- The Elegant Universe: Superstrings, Hidden Dimensions and the Quest for Ultimate Theory by Brian Greene
Vintage, 448 pp, £7.99, February 2000, ISBN 0 09 928992 X
The great ambition of scientists is to grasp the far from obvious nature of the physical world at ever more fundamental levels, and in doing so, to unify our understanding of phenomena that had previously appeared to be disparate. We have been enormously successful in this, demonstrating that complex objects are made from simpler components, and they in turn are made of even simpler ones. Everything around us, ourselves included, is composed of molecules, which are composed of atoms – carbon, nitrogen, oxygen, phosphorus and so on – which are composed of negatively charged electrons, and a nucleus of positively charged protons and uncharged neutrons, which are composed of quarks. Thus underlying the immense complexity of life is a simplicity of microscopic composition.
The way in which these various particles combine and interact is controlled by just four fundamental forces: the electromagnetic force, which unifies electricity and magnetism and is the common basis of light, radio waves and X-rays (all now identified as electromagnetic waves); the gravitational force, which as well as causing things to fall onto the floor, causes the planets to move around the sun and galaxies round each other; the weak nuclear force, which is responsible for hard-to-detect effects such as the radioactive decay of neutrons into protons and electrons; and the strong nuclear force, which holds the protons and neutrons in the nucleus of an atom together, thus making it stable despite the electrical repulsion between the protons that tends to rip it apart.
It has taken centuries to arrive at the amazingly successful understanding of the structure of the physical world that we now have, whose basic feature is the law-like descriptions we can give of the behaviour of matter, testable in detail by experiments. These laws are formulated mathematically, enable us to make quantitative predictions, and are universal inasmuch as they are believed to apply to all matter at all times and in all places. If we discovered matter that didn’t obey them, that would signal that we needed to modify our understanding and look for more general relationships still.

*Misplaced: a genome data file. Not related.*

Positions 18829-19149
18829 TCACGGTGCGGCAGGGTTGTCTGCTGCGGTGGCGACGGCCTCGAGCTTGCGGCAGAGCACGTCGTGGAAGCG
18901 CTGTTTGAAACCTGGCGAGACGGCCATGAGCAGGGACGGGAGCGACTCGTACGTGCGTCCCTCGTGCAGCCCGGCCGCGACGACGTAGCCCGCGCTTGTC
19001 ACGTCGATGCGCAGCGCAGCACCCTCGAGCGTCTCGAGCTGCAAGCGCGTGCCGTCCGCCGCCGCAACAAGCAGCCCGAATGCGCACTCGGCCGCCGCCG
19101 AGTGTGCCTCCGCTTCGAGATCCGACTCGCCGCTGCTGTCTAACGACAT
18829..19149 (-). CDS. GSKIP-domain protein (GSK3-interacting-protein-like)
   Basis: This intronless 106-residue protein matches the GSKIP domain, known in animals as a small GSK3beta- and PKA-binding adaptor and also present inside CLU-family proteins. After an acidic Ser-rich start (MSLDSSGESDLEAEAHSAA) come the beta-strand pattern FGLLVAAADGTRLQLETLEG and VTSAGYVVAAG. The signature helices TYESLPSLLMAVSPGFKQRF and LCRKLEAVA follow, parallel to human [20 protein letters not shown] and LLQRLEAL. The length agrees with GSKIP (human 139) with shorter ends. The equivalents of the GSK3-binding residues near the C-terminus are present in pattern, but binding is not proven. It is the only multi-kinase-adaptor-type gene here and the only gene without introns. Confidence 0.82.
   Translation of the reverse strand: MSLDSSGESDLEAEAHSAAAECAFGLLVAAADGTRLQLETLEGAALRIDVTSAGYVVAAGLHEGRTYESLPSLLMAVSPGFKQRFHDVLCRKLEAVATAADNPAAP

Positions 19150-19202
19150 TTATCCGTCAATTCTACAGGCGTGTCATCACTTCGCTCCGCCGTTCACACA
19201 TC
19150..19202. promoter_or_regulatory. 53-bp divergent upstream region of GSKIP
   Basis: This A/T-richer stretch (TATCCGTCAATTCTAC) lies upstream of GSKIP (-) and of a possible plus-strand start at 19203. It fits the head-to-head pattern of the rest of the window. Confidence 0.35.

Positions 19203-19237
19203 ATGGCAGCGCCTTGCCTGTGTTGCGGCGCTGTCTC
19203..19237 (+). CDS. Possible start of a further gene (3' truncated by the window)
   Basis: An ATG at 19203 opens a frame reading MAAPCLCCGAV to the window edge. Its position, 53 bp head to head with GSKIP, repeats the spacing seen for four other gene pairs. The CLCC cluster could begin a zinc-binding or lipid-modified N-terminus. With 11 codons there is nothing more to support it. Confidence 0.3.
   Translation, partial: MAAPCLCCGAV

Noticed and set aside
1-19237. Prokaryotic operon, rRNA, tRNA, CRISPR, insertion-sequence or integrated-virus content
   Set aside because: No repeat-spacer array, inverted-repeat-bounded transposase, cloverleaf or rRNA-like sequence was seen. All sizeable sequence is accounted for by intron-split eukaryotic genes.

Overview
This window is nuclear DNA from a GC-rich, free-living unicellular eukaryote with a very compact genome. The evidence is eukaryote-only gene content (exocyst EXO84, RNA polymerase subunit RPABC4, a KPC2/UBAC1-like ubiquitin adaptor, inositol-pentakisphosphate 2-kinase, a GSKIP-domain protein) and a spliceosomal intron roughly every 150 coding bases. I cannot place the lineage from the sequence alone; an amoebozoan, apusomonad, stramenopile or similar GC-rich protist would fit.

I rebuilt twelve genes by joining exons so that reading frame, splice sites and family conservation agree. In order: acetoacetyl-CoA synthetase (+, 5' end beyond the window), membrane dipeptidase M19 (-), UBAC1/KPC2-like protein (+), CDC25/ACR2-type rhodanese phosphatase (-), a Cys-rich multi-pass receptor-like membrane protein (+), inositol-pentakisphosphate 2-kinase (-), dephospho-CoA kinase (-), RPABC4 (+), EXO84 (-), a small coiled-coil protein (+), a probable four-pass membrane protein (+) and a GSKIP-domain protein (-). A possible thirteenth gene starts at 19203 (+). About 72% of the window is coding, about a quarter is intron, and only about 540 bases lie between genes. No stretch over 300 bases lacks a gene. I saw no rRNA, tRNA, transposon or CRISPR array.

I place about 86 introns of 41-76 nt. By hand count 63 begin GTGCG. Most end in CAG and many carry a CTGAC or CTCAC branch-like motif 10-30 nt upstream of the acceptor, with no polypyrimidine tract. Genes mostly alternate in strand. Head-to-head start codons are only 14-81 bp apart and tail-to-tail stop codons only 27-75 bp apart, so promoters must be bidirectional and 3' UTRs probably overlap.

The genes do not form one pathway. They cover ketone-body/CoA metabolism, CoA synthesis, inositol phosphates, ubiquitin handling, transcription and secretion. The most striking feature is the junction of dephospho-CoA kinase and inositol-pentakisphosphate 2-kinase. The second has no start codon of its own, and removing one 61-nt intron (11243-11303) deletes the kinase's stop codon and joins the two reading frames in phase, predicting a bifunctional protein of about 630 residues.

Our understanding of both particles and the forces involved in their interactions has evolved in response to ever more refined data from experiments. In particular, the question of whether, at its most fundamental level, matter behaves in a ‘wave-like’ or ‘particle-like’ way has been a source of continuing puzzlement. Our present belief, based in quantum theory (the theory that describes the behaviour of matter at very small scales), is that, at sub-atomic levels, matter isn’t either wave-like or particle-like in nature but both, depending on the circumstances, and behaves unpredictably in a manner quite unlike anything we are familiar with in everyday life.
Our ideas about forces have also undergone a major evolution, from being thought of as simply constituting the direct action of one object on another, either through contact or at a distance, then as being mediated by the effects of various ‘fields’ pervading space and time – e.g. the electromagnetic field that currents and magnets generate, exerting forces on charged particles – and finally to being understood as involving the exchange of force-carrying particles, photons in the case of electromagnetism, gluons in the case of the strong nuclear force.
Forces and particles, then, are not as distinct from each other as was once thought. Additionally, it seems now that not even the four ‘fundamental’ forces are independent of each other, but that the electromagnetic and weak nuclear forces are in fact different aspects of a single, more fundamental force, which would have functioned as a single interaction in the very early days of the Universe but appears under present-day conditions to comprise separate forces. Attempts to include the strong nuclear force also in this unifying scheme are well advanced.
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